The walk built my appetite. And what could be better than to enjoy a delicious lunch at the WaterColor Inn & Resort, located just minutes away between Seaside and Grayton Beach. This 499-acre coastal resort offers breathtaking views of the Gulf. Its restaurant, Fish Out of Water, is well known for using fresh, local ingredients served in a chic ambience. It was not wrong when Chef de Cuisine Philip Krajeck was honoured with the ‘Best Chef: South’ award.
Continuing driving further up for another 25 minutes got us into a totally new world. Alys Beach. A ‘fortified’ community. While at Seaside homes were built with timber, at Alys Beach every home is built to Fortified Standards as well as Green Home Designation Standard. Bullet proof glasses, steel structures and concrete foundation make sure the homes withstand hurricanes of the highest order. Alys Beach draws its architectural inspirations from Bermuda and Antigua, Guatemala. Homes with central courtyards and pastel coloured paints make for a great holiday setting.
25 minutes further up the Scenic Highway is Panama City Beach. That would be our destination for the evening and the rest of the night. We were hosted at Sterling Breeze. My room was on the 11th floor overlooking the Gulf. Whilst in Panama City Beach you would definitely want to do at least 2 things. One, make a visit to famous Jimmy Buffett’s Margaritaville. Their menu card highlights some exotic chillers and gourmet bites. Sipping one of their frozen margarita whilst watching the sunset would be a great way to welcome the evening. Second, stroll around Pier Park to shop or dine. Heaps of shops, boutique stores and restaurants are sure to keep one busy.
Early next morning we checked out from our hotel and prepared ourselves for breakfast on board ‘Island Time’ – a sleek 55 feet long and 30 feet wide catamaran. We sailed the calm waters of St. Andrews Bay with schools of dolphins as our guides. The setting was perfect to kick back and relax leaving the hard work to the experienced crew.
The catamaran docked in a pier near to St. Andrews State Park. The park ranks number two on the list of ‘Top 10 Beaches in the United States’. A trip around this picture perfect 1260 acres of rolling, white sand dunes separated by low swales of pine woods and marshes will tell you the reason why. There’s a tram that runs through the park every hour by the hour. Volunteers are a friendly lot and have interesting stories to share with visitors.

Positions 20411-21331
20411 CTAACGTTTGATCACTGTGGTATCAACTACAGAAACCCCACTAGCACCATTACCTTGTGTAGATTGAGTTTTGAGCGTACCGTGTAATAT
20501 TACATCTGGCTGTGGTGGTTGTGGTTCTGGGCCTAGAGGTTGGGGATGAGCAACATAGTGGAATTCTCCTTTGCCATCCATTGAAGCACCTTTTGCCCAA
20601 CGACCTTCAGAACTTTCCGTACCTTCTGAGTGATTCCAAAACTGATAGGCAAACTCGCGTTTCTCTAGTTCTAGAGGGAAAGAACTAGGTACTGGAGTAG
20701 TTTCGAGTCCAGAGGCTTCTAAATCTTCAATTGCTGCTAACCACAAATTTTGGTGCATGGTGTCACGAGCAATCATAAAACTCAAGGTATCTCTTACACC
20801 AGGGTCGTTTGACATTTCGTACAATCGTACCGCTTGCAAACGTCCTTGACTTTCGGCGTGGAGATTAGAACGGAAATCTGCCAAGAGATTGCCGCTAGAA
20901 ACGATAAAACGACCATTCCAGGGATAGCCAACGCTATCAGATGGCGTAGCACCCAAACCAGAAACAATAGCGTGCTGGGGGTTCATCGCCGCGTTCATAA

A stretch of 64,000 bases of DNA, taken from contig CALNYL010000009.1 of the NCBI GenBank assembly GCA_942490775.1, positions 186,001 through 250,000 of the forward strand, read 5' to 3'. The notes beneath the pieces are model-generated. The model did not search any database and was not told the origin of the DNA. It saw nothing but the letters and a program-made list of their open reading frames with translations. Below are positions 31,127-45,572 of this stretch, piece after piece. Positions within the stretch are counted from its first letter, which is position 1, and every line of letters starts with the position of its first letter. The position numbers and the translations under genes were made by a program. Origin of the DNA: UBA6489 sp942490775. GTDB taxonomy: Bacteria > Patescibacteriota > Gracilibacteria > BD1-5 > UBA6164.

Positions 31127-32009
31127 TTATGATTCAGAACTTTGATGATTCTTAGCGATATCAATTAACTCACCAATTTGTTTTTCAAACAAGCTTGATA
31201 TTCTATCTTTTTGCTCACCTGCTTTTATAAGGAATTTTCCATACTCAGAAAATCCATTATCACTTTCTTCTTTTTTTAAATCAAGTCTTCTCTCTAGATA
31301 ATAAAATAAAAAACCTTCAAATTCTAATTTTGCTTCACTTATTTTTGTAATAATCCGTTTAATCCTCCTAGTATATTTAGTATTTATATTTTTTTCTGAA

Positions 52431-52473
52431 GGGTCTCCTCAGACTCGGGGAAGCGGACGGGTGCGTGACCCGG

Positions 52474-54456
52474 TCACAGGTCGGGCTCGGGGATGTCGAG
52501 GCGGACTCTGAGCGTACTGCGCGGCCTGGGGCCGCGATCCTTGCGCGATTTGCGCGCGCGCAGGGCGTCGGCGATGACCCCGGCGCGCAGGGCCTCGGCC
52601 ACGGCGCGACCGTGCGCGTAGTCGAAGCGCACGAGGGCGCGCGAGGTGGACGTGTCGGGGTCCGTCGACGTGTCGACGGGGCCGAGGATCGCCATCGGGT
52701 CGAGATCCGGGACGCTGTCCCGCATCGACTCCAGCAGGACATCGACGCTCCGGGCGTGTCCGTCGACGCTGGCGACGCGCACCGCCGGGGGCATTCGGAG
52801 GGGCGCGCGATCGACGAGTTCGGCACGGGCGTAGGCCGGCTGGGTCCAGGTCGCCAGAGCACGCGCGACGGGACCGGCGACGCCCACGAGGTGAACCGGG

After spending a couple of hours in the park, we were ready for lunch. The setting was at Boatyard Restaurant overlooking the Grand Lagoon. Region’s popular chef Konrad Jochum cooked some delicious Florida fare that was served with southern hospitality.
For the afternoon I had options to opt for some adventure trips including fishing, sailing in a pontoon boat, dolphin encounter and a round of 9 holes golf. I resisted the temptation and chose to take it a bit easy in my hotel which would be Marriot Bay Point Golf Resort & Spa. A walk around the hotel’s spacious campus along the edge of the water was an enriching experience.
In the evening we strolled down the dock for a sunset cruise and cocktails aboard a private yatch ‘S S Oaseas’. After a soothing 60 minute sailing and sipping we docked at a pier located on Lagoon Drive… just a few meters away from Captain Anderson’s Restaurant and Waterfront Market. The restaurant is named among America’s Top 50 restaurants and is the recipient of the ‘Best Seafood Restaurant’ award from Southern Living Magazine as also Wine Spectator’s ‘Award of Excellence’. It’s a local tradition to watch the fishing fleets unload their catch while dining at this fine restaurant. If you happen to be around somewhere, don’t miss a meal at Captain Anderson’s.
Our trip would come to an end tomorrow morning. But the excitement was not over. We were a special group to celebrate the opening of the new international airport aptly named Northwest Florida Beaches International Airport. Now there won’t be any need to charter flights.
As luck would have it, I was the first passenger on Southwest’s inaugural flight to Orlando. An exciting way to end an equally exciting trip.